Expenses in a counseling program include tuition, fees, educational supplies, transportation, and room and board — but you may not have to pay for all of that. Fill out the Free Application for Federal Student Aid (FAFSA) form to find out how much financial aid you qualify for, and inquire about scholarships and grants that you don’t need to pay back after graduation. If you’re already working in a related career, your employer may be able to provide employer tuition assistance to help you advance in your education.

Talk to a financial aid officer at your future school and see if they offer additional benefits. Program representatives can also tell you if holding a job to cut costs while in school is feasible.

Best 50 Accredited Counseling Degree Programs

Best Counseling Degree Programs_2024 badge

Lesley University

Arizona State University

Liberty University

Alaska Pacific University

New Mexico State University

Clarks Summit University

Toccoa Falls College

Grace College

Faulkner University

Discover More Options

How we rank schools

We have assembled a list of the best counseling degree programs, including both undergraduate and graduate programs. Though studying psychology and other counseling-related topics as an undergrad provides additional insights, a master’s degree in counseling can be pursued after earning a bachelor’s degree in nearly any area of study. Becoming a licensed counselor requires a master’s degree. The programs included on our list represent a combination of online and on-campus options, as well as some options that offer a choice or combination of the two.

We only considered institutions that have been approved by a DOE-recognized regional accrediting organization, such as the New England Commission of Higher Education or Northwest Commission on Colleges and Universities. Those who attend a school that isn’t regionally accredited may be unable to access financial aid or transfer credits to another institution if needed. Many of these options also have programmatic accreditation from the Council for Accreditation of Counseling & Related Educational Programs, which has particularly high standards for counseling education.

We evaluated each program on the basis of flexibility, faculty, course strength, cost, and reputation. Then, we calculated the Intelligent Score for each program on a scale from 0 to 100. For a more extensive explanation, check out Our Ranking Methodology.

What Can You Expect From a Counseling Degree Program?

Counseling program coursework varies by career path, but generally speaking, the curriculum of a counseling degree program incorporates data-based psychological studies into a counseling context. Typical courses in a counseling program include:

Potential courses you’ll take in a counseling degree program

  • General psychology. This course introduces students to fundamental theories and research in psychology through many perspectives, including biological, societal, cognitive, and clinical psychology.
  • Marriage and family. Apply concepts from group therapy and psychopsychology to a study of historical and modern developments of the family unit. Students examine family systems and trends in family therapy with research projects and case studies.
  • Child development. Connect classical models of child development with modern applications as they relate to patterns and milestones in different phases of childhood (infant, toddler, and school-aged).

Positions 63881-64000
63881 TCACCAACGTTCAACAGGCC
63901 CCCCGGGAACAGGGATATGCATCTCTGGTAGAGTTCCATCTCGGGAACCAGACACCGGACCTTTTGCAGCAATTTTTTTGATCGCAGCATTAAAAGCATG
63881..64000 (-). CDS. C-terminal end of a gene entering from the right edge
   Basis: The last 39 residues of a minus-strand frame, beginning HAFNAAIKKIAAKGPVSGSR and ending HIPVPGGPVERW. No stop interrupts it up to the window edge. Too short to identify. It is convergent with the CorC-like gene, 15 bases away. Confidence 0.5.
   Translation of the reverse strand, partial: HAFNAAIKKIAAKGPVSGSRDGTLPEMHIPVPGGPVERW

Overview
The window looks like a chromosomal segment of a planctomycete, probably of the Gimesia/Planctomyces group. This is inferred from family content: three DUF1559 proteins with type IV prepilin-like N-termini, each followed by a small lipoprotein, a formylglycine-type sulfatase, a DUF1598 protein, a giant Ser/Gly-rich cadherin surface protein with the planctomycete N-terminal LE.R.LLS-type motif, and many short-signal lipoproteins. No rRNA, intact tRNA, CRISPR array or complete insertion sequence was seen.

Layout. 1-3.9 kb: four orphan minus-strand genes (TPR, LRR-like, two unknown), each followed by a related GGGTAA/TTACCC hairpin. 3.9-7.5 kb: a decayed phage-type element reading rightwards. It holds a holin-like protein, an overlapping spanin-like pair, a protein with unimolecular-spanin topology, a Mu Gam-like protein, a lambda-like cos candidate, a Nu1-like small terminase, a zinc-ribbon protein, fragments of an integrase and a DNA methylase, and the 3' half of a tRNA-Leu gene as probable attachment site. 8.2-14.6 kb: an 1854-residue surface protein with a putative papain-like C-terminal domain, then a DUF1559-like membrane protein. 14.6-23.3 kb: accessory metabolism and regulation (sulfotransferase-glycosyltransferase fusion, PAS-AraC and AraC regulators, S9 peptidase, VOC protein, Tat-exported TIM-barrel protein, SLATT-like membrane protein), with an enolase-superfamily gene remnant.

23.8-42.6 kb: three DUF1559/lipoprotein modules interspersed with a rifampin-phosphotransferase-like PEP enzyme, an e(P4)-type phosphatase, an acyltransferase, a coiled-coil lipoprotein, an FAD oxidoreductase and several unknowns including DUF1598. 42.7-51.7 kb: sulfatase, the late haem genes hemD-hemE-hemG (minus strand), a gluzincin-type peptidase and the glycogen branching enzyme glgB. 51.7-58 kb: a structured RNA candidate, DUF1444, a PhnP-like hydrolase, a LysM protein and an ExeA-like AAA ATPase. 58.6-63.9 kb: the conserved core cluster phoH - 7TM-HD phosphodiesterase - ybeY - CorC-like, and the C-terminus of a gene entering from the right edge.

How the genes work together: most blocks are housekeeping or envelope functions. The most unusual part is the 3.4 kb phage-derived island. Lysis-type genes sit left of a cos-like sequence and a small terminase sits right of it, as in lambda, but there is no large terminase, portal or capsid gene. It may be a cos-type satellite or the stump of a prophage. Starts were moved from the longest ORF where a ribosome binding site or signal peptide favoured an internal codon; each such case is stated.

• Group counseling. Study group dynamics, leadership roles, developmental stages of a group, and a counselor’s role in group therapy. This class often involves theoretical and experimental work to see how group dynamics affect a clinical approach.
  • Crisis intervention. Counselors-in-training learn individual and community-based approaches to assessing and handling mental health crises, including substance abuse, self-harm, and violence resulting from long-term psychological trauma.

Counseling Degree Frequently Asked Questions

How do I apply to a counseling degree program?

Your program’s website should contain application requirements and deadlines. Some counseling degree programs may require clinic or experience hours, test scores, a minimum GPA, and letters of recommendation along with your application.

Begin investigating your desired schools around a year before you plan to attend. For competitive programs, consider researching schools even earlier to ensure you have plenty of time before the application deadline.

How much does a counseling degree cost?

Tuition and fees for an associate degree cost $3,885 in 2023. With room and board, the cost increases to $12,300.

When you begin a bachelor’s program in counseling, the average cost for tuition and fees is $27,673 (and $30,884 with on-campus housing). A master’s degree in counseling costs an average of $20,513 annually.

How long does it take to earn a counseling degree?

A counseling degree takes anywhere between two and six years to earn, depending on which degree you’re working toward. An associate degree requires 60 credit hours, which takes two years of full-time study to complete. Bachelor’s degrees in counseling include 120 credit hours of instruction and coursework, and full-time students usually finish these degrees in four years. A 60-unit master’s degree in counseling takes another two years of full-time study to finish.

Taking a part-time counseling program may alter this timeline, as you take fewer units each year and complete them more gradually. Some counseling degree programs offer accelerated tracks, including one-year master’s degrees, making it possible to earn your degree in even less time.